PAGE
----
Catering and event professionals can learn about their businesses from many avenues: website analytics, sales numbers, and other quantifiable metrics offer a goldmine for evaluation purposes. Yet, data only tells one side of the story. Qualitative feedback from customers offers invaluable insight into your client journey and clues you in to how you can improve your workflows for optimal service.
Applying client feedback to your business processes requires time and intention, so consider it an investment toward a successful future filled with happy customers (and enthusiastic referrals!).
Here are a few simple steps to collect better feedback and use it to enhance your business from top to bottom.
Make it easy and approachable.
The average consumer is likelier to leave a review when they are unsatisfied with a product or service than when they are pleased. When something doesn’t measure up to expectations, they want to feel heard and make it known to others who are interested. For some businesses, this could mean racking up only the most negative feedback and missing out on the positive reviews—even when there are plenty of happy customers.
To capture the full spectrum of client feedback, it’s vital to make your review process simple and straightforward. Most event clients are quick to move on after the big day, so build a testimonial form into your offboarding workflow. It could be as simple as directing them to your listing on The Knot, WeddingWire, Google MyBusiness, or Yelp.
If you want to dig deeper into your clients’ feedback, create a custom form with questions targeting certain elements of the customer experience. For instance, you may ask about what could have been done differently, or you may want to gauge how well your communication process works. Were they satisfied with your collaborative software? Did they find your list of referrals helpful? You can learn so much from clients by asking the right questions.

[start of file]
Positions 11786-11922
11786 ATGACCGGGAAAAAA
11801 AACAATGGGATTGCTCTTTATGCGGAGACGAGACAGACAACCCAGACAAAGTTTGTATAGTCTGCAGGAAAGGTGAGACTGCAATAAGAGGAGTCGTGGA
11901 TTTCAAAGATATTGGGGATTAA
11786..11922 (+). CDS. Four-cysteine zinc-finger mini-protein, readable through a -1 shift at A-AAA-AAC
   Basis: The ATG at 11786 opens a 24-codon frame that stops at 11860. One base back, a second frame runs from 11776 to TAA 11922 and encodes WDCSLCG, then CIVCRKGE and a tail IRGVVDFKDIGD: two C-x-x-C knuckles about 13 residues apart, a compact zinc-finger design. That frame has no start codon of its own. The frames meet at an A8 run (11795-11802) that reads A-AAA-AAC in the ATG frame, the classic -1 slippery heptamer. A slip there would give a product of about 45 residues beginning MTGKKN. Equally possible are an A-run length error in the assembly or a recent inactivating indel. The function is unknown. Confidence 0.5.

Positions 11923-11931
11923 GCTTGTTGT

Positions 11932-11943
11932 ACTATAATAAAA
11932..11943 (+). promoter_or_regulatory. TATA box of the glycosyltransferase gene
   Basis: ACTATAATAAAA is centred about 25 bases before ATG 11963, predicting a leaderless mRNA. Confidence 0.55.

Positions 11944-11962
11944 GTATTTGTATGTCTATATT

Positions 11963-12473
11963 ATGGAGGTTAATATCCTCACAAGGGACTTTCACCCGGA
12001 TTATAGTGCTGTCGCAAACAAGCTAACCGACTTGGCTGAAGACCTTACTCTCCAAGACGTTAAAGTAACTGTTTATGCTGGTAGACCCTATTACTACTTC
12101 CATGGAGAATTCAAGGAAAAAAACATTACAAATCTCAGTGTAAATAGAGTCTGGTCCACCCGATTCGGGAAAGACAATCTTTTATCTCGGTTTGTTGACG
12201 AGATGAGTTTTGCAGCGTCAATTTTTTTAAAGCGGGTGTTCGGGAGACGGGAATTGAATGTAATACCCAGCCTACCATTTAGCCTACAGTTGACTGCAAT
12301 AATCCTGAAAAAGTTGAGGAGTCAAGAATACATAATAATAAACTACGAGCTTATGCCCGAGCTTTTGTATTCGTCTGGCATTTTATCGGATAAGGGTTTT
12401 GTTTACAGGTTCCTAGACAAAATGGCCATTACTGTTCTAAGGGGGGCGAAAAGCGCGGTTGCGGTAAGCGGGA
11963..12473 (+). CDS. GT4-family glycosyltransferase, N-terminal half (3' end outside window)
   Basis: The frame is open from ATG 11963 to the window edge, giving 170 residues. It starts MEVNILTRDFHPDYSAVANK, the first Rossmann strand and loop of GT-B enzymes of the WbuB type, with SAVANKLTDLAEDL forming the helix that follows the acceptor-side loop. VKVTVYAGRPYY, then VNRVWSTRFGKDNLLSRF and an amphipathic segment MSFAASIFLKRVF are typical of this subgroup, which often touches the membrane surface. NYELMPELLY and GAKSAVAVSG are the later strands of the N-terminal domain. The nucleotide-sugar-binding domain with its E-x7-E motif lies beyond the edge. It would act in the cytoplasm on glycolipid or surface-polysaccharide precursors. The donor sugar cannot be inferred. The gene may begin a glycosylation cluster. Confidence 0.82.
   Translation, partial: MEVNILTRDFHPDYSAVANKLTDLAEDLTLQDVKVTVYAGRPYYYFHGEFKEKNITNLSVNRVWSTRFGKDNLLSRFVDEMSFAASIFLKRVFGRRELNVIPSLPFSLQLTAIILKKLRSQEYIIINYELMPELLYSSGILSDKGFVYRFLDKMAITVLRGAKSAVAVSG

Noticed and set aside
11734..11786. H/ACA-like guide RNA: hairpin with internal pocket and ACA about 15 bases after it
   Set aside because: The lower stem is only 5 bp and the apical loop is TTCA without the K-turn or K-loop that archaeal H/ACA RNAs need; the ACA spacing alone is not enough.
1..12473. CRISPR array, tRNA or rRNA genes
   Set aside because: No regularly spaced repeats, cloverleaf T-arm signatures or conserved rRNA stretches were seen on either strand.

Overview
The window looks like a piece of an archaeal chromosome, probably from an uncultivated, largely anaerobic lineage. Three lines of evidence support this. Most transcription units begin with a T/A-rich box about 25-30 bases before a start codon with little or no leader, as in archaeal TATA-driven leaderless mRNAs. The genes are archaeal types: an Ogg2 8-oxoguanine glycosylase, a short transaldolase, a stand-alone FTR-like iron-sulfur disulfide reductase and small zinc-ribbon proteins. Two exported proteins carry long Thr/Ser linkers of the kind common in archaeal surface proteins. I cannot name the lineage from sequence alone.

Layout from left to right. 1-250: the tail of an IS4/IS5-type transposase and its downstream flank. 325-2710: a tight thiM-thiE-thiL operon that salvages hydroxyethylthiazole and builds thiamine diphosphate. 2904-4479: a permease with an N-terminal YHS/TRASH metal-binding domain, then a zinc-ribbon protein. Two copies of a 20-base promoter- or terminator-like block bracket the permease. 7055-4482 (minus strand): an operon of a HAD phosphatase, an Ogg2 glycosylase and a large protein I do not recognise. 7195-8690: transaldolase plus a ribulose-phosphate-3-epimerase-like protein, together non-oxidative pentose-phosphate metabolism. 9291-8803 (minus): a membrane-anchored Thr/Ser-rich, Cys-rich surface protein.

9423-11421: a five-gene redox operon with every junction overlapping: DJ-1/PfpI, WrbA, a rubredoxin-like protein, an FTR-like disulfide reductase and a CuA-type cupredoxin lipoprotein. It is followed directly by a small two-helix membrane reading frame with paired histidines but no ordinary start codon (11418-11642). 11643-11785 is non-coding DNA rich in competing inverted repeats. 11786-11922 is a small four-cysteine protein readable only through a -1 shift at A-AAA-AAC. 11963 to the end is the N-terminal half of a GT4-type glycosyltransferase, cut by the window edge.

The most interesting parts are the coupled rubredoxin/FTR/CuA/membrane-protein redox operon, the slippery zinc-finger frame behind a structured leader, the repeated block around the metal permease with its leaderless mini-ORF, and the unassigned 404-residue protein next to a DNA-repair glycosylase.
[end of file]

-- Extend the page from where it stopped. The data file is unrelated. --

Reflect on the feedback you receive.
When you start seeing suggestions and ideas to improve your business, it’s natural to want to implement them right away. But remember: Your customers aren’t privy to the inner workings of your business. For example, they may not know how much it costs to host a complimentary tasting, so their disappointment that they couldn’t bring their eight closest friends may be a baseless concern.
On the other hand, you may discover prevalent issues to address before it’s too late. For instance, a slow response time or confusing onboarding process signals areas in your business that need help. Keep an eye out for the feedback (good and bad!) that continues to arise so you can adjust and evolve accordingly.
Approach implementation with patience.
Changing how you and your team work within your business takes time, so don’t rush to revamp your workflows overnight. Instead, work closely with your team to adjust over time for maximum results. Create a list of recommendations based on client feedback and organize a meeting to discuss a game plan. Listen to employee feedback as well, as you may find areas that overlap and are best addressed first.
A good rule of thumb is to focus first on changes that are easy to implement and will positively impact your business going forward. It may be updating auto-responder emails to include answers to FAQs or upgrading your CRM to provide a more personalized customer experience. Start with the simple-but-meaningful steps, and gradually move on to the rest of the ideas on your list.
With more extensive changes, practice incremental growth. Overhauling your sales process is a significant endeavor, but breaking it down into smaller action steps (like writing a sales script, finding a sales trainer, or investing in a new lead management system) will help your team remain focused and motivated.
While nobody likes criticism, consider negative feedback as a window to better processes and workflows that support your team and your customers’ satisfaction. There’s no way to improve without knowing your weaknesses, so keep an eye out for your reviews and remember that growth is a marathon, not a sprint!